Palo Alto Battlefield National Historical Park

Coordinates: 26°1′17″N 97°28′50″W / 26.02139°N 97.48056°W / 26.02139; -97.48056
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Palo Alto Battlefield National Historical Park
Palo Alto battlegrounds today
Map showing the location of Palo Alto Battlefield National Historical Park
Map showing the location of Palo Alto Battlefield National Historical Park
Location in Texas
Map showing the location of Palo Alto Battlefield National Historical Park
Map showing the location of Palo Alto Battlefield National Historical Park
Location in United States
LocationCameron County, Texas, U.S.
Nearest cityBrownsville, Texas
Coordinates26°1′17″N 97°28′50″W / 26.02139°N 97.48056°W / 26.02139; -97.48056
Area3,357.42 acres (13.5870 km2)
1,039.62 acres (420.72 ha) federal
EstablishedNovember 10, 1915
Visitors36,707 (in 2012)[1]
Governing bodyNational Park Service
WebsitePalo Alto Battlefield National Historical Park
Palo Alto Battlefield National Historical Park
Built1846 (1846)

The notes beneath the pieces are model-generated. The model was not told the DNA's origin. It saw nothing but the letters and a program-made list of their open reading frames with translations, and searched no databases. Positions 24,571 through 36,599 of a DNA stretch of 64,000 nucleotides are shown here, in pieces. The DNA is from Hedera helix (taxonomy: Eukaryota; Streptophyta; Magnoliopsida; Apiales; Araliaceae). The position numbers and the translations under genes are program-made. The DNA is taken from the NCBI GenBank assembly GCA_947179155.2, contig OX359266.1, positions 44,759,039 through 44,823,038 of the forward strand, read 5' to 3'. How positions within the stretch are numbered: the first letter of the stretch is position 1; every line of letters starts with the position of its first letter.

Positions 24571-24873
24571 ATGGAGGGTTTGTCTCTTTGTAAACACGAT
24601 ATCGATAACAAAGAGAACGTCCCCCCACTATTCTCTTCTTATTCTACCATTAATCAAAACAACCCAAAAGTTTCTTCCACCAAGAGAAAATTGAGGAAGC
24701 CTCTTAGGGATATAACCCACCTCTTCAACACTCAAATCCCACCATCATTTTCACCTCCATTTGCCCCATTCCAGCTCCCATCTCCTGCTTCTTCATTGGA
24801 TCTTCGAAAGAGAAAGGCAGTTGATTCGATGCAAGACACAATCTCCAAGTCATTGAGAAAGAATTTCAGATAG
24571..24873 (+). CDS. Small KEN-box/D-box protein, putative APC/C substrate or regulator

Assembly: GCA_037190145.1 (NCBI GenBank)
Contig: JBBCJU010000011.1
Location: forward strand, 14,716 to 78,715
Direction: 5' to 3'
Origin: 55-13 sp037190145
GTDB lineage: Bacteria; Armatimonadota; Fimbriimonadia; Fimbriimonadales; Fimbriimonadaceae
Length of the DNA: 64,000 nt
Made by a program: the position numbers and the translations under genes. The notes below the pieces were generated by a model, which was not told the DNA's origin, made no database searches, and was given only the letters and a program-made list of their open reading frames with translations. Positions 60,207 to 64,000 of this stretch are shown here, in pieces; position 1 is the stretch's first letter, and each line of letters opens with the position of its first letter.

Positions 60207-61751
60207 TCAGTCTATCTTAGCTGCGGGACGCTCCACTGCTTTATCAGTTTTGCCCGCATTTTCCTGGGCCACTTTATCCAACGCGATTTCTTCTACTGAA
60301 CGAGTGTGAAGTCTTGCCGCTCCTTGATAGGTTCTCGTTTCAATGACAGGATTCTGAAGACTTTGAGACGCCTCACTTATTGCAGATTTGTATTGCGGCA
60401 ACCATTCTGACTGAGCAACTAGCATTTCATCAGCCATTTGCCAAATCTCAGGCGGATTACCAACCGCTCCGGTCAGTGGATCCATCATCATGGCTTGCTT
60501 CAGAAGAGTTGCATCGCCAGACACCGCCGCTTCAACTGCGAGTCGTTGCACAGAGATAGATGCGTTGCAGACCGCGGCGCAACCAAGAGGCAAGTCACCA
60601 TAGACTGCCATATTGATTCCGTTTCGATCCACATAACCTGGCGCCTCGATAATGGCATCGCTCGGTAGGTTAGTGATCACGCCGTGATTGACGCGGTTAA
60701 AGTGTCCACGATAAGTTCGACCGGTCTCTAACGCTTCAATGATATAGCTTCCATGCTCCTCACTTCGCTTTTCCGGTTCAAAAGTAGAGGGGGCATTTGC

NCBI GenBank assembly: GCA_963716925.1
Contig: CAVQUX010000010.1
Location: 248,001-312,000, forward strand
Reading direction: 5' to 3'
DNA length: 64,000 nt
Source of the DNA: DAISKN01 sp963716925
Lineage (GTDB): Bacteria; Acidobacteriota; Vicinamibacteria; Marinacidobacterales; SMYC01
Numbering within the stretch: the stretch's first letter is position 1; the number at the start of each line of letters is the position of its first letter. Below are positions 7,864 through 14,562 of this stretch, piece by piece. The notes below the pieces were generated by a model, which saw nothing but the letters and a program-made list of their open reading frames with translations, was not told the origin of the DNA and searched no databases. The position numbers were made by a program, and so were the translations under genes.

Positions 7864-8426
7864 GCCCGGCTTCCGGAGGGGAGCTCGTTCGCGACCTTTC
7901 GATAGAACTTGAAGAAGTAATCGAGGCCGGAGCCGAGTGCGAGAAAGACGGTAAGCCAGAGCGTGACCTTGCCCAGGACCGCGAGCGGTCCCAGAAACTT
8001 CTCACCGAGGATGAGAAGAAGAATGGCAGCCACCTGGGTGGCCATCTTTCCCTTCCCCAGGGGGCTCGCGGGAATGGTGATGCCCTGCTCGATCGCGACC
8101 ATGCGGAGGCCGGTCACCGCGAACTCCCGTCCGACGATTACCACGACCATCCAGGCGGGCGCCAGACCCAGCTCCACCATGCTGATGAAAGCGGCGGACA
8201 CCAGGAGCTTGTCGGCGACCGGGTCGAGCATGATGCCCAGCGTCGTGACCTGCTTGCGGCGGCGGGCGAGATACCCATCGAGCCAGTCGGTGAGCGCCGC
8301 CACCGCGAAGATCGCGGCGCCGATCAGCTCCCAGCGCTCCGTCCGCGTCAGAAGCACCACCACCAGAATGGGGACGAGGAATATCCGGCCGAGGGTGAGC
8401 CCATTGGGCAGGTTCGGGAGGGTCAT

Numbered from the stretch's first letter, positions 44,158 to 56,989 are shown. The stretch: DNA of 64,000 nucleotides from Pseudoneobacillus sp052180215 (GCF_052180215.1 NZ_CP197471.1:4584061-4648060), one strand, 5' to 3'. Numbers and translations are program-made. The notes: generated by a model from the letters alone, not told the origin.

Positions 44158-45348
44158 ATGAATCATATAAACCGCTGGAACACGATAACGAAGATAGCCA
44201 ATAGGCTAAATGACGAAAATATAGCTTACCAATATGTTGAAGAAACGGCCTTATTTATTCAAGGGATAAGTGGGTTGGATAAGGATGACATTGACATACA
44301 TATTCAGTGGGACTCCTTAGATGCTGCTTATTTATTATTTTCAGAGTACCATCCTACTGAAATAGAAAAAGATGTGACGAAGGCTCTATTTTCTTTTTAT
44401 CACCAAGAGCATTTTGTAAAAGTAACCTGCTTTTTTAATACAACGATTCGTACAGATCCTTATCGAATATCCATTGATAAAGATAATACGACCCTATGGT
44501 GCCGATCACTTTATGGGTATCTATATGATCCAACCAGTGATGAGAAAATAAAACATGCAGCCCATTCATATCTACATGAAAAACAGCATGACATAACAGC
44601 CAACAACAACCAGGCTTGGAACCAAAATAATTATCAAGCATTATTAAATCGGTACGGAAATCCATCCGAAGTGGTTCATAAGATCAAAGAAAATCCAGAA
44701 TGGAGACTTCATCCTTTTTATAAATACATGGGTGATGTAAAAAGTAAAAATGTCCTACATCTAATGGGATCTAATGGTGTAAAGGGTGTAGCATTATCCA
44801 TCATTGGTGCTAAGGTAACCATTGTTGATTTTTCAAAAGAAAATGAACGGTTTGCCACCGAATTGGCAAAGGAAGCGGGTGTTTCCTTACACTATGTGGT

NRHP reference No.66000812
Significant dates
Designated NHLDecember 19, 1960[2]
Designated NHPMarch 30, 2009
Designated NHSNovember 19, 1978
Delisted NHSMarch 30, 2009

Palo Alto Battlefield National Historical Park near Brownsville, Texas, United States, is a National Park Service unit which preserves the grounds of the May 8, 1846, Battle of Palo Alto. It was the first major conflict in a border dispute that soon precipitated the Mexican–American War. The United States Army victory here made the invasion of Mexico possible. The historic site portrays the battle and the war, and its causes and consequences, from the perspectives of both the United States and Mexico.

The National Park Service has acquired a little more than a third of the authorized land for the park, including the 300 acres (1.2 km2) southern core battlefield tract, which served as the location for Mexican forces during the Battle of Palo Alto. Private landowners still control some 2,000 acres (8.1 km2) of the battlefield. Honey Mesquite (Prosopis glandulosa), although a native plant, is present in an unusually high concentration, altering the cultural landscape and threatening the natural and cultural resources at the park.

The park's visitor center features exhibits about the battle and the Mexican–American War, as well as a 15-minute video titled "War on the Rio Grande". A half-mile trail leads to an overlook of the battlefield and includes interpretive panels.